In February 2017, the Journal of Dental Hygiene published results of a study that found 19% of the sampled population had moderate to high dental anxiety. Dental practitioners are well aware of the clinical challenges posed by patient anxiety. But one situation in which its influence may be overlooked is during the informed consent process. Informed consent is an essential component of the treatment sequence as well as an ethical obligation of every practicing dentist. It rests on the ability of the professional to communicate effectively with the patient and on the capacity of the patient to understand and synthesize the relevant information. The ultimate goal is to allow the patient to arrive at an autonomous decision.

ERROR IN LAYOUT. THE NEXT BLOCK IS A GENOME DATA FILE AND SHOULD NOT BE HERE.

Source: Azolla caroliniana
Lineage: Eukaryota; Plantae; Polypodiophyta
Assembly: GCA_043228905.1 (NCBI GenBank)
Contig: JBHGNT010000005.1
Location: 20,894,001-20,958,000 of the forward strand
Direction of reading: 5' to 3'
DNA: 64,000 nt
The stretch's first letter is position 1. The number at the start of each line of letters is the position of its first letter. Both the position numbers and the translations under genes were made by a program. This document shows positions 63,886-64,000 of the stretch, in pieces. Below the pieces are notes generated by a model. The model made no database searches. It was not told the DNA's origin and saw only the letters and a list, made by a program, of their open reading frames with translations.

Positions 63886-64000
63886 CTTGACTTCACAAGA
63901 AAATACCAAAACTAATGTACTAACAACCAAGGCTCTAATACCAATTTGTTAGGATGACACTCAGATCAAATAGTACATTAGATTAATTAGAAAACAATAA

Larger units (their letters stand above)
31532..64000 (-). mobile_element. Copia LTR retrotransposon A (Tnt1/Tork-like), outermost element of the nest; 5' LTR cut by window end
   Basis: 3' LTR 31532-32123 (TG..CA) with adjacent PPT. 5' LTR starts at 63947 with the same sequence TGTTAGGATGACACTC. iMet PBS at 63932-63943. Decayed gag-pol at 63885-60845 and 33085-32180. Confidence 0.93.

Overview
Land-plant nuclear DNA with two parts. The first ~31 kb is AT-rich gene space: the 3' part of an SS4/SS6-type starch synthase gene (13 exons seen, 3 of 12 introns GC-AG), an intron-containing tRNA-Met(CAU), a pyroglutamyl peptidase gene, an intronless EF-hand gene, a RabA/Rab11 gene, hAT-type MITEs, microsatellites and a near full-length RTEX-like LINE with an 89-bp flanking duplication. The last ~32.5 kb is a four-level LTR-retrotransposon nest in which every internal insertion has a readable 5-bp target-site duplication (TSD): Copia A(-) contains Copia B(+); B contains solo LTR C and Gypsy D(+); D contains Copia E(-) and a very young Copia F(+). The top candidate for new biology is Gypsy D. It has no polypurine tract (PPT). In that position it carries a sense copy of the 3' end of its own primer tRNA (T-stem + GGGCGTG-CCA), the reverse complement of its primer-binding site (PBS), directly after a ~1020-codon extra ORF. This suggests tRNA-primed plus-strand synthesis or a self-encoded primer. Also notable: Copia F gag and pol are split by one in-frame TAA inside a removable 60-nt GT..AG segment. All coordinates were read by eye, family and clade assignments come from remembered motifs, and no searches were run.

General dentists often perform many procedures on a tight schedule. This can inadvertently shift their priorities towards alleviating what feels like a disorganized day. When you’re pressed for time, noting whether a tooth has active decay or simply a stained but arrested cavitation may seem simple enough. But, in the context of documentation, it’s easy to forget just how crucial this information this can be in a court of law. In our rush to get into clinic, obtain a start check and finish a procedure in the allotted appointment time, many of us become guilty of failing to fully explain the contents of consent forms to patients. As a result, patients often do not fully understand what they’re signing for. Unfortunately, developing this bad habit early on in your dental career can have terrible consequences in private practice, especially when treatment complications arise that were not adequately explained to the patient from the very beginning.